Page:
oa South African Family Practice - Ethical issues in family practice : my culture - right or wrong? : review article

Volume 47, Issue 4
  • ISSN : 2078-6190
  • E-ISSN: 2078-6204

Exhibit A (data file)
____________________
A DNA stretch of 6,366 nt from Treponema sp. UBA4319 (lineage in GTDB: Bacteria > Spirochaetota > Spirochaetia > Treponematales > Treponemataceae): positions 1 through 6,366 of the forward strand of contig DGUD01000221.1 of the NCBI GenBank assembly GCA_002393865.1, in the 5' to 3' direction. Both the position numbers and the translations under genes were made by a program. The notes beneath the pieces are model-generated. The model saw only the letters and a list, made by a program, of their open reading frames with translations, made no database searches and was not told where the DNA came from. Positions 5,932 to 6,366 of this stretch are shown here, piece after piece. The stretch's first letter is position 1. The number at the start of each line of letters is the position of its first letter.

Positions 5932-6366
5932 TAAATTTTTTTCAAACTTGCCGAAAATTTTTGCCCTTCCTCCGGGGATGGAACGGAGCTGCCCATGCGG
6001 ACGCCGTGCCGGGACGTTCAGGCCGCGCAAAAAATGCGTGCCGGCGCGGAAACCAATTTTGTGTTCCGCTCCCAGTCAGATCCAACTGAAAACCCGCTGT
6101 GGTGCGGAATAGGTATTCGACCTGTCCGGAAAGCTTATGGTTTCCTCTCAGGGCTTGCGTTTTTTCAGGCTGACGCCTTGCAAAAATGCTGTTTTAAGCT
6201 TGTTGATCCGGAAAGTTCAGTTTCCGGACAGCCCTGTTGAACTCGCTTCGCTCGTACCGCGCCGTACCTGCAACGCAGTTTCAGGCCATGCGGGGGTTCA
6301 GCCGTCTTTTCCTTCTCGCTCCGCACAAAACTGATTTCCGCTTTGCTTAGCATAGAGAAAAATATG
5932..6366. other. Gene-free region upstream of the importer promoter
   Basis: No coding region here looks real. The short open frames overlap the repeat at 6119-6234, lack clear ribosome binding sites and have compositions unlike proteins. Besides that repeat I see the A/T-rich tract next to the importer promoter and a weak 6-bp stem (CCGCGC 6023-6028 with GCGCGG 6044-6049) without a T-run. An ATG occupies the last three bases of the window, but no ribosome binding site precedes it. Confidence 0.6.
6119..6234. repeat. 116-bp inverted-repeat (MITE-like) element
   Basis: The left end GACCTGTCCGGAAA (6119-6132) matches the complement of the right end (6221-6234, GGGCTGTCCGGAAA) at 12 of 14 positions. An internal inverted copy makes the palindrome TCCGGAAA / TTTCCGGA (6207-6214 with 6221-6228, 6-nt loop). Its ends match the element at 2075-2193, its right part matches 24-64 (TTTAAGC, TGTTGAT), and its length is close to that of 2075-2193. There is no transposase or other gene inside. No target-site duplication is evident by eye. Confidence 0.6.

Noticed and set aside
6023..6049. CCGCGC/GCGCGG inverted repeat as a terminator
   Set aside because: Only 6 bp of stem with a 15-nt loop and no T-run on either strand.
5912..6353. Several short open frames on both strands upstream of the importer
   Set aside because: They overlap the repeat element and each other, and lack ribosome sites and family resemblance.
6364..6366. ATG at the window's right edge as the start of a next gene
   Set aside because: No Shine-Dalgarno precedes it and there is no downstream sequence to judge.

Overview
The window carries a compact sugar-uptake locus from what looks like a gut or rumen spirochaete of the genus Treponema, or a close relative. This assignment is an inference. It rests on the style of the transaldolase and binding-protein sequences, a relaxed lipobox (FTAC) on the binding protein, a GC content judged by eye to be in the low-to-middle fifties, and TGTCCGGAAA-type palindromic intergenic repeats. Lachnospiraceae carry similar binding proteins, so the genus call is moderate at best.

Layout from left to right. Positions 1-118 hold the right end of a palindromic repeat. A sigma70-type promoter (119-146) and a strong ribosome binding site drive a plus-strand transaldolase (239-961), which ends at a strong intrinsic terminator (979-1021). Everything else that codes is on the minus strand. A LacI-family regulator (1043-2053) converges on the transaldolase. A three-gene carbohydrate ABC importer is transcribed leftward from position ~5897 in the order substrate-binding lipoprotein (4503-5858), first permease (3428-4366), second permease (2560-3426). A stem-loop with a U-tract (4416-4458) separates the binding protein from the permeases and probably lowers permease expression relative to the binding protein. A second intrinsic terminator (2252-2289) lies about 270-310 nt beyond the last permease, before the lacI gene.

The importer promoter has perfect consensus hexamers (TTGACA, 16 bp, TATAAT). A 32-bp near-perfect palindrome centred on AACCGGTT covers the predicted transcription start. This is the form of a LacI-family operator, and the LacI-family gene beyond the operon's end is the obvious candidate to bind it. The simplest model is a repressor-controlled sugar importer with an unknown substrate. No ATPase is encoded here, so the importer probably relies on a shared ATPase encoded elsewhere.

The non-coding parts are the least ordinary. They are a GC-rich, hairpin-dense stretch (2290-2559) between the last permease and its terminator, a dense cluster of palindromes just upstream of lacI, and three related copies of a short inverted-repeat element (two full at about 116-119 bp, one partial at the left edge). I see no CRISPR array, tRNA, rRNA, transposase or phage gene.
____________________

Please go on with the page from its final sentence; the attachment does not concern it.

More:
Health professionals educated in and practicing Western medicine in multicultural settings often face moral dilemmas resulting from exchanges with patients whose cultural background holds different beliefs and standards than does their own. For example, one of the best known is that of female genital mutilation (FGM). The main argument held by societies in which FGM is traditionally practised is that the prohibition of the practice would lead to the dissolution of the society's cohesion. The moral objection, however, is that FGM is intrinsically wrong. As emphasised by Rachels Rachels, J. 2001. The Challenges of Cultural Relativism. In: <i>Moral Relativism:&lt;/i&gt; A Reader. P K Moser & T L Carson, (Eds.)New York: Oxford University Press: 63., if a practice is harmful - as it is with FGM - there is an &lt;i&gt;objective&lt;/i&gt; moral reason to condemn it. <br>But there are some cultural practices and beliefs which are not as clear when it comes to moral judgment. As health professionals, we should be culturally sensitive. We ought to respect other cultures' values and show appropriate tolerance for various reasonable cultural codes and beliefs. This, however, does not mean that all beliefs and practices are equally admirable or that we ought to withdraw moral judgements that strike us as being clearly justifiable or right. These attitudes reflect nothing but moral relativism.

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